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Immigration Reform: Technology May Not Be the Answer, says Technologist


At a Congressional hearing on security and privacy issues affecting efforts to verify employee eligibility, Peter Neumann testified on behalf of the ACM's U.S. Public Policy Committee that many risks confront the complex systems requiring employers to submit identifying information on current and prospective employees, as envisioned in pending legislation. Neumann, a principal scientist in the Computer Science Lab at SRI International, urged Congress to create the right incentives for operators and employers to maximize the achievement of U.S. immigration laws that mandate employee eligibility verification while minimizing privacy and security risks to individuals. The pending legislation includes provisions to expand the Employee Eligibility Verification System (EEVS).

EEVS is related to several bills in the House and Senate proposing national systems for verification of employment eligibility, including the Secure Borders, Economic Opportunity and Immigration Reform Act of 2007 currently being debated by the U.S. Senate. Dr. Neumann cited vulnerabilities in the extensive computer database applications required by these systems that contain personal information, presenting risks to both the systems and the data as well as to individual privacy in these complex systems.

Speaking before the Subcommittee on Social Security of the U.S. House of Representatives Committee on Ways and Means, Neumann presented detailed recommendations to assure that the employee eligibility verification system is designed, constructed, and operated with the level of quality necessary to protect against identity theft and widespread fraud. "These potential pitfalls to security, integrity and privacy must be anticipated from the beginning and reflected throughout the design, implementation, and operation of the systems planned to implement the EEVS expansion," he said. "We should not expect easy technological answers to inherently difficult problems."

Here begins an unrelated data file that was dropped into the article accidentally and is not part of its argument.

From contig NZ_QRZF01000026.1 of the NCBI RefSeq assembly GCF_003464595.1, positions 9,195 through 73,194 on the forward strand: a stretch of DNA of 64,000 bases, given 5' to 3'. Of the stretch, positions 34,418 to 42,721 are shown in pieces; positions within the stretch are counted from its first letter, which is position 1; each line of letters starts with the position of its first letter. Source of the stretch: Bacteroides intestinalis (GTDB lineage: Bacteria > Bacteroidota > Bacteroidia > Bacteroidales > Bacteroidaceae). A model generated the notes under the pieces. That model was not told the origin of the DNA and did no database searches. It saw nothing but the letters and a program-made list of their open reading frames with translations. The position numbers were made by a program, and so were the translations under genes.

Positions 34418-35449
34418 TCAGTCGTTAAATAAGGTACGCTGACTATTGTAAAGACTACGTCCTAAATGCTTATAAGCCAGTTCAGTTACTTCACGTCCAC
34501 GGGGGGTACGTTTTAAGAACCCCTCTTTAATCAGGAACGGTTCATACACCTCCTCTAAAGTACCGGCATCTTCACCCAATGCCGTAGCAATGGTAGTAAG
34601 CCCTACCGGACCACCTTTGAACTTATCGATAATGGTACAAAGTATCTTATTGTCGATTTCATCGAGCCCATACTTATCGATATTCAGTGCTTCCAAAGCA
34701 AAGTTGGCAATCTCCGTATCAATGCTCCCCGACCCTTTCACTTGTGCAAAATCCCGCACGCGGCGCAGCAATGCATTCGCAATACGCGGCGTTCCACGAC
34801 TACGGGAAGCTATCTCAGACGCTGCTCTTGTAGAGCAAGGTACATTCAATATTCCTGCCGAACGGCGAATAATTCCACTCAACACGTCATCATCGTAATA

In his testimony, Neumann warned that information sent and stored in EEVS includes all of the primary personal identifiers in the U.S. "Any compromise, leak, theft, destruction, or alteration of the data would have severe consequences to the individuals involved, including, but not limited to, identify theft and impersonation," he said. He provided detailed USACM recommendations to address several aspects of specific concern in the EEVS, including transmission of information, accountability for access to information, scalability to handle at least a thousand-fold increase in user volume, and accuracy of information. He also addressed National ID System concerns and accessibility issues for small employers or poorly trained users.

Neumann, an ACM Fellow and a member of USACM, said these concerns are also applicable to related programs such as the REAL ID Act, which established standards for state-issued driver's licenses, and US-VISIT, a U.S. immigration and border management system. "Privacy and security are inextricably linked," Dr. Neumann noted. "One cannot ever guarantee complete privacy, but the difficulties are severely complicated by systems that are not adequately secure."

Neumann's statement urged more focused research on total-system approaches that address identity, authentication, authorization, and data protection. For example, he pointed to promising new developments that enable the use of cryptography to allow queries to be answered more efficiently.


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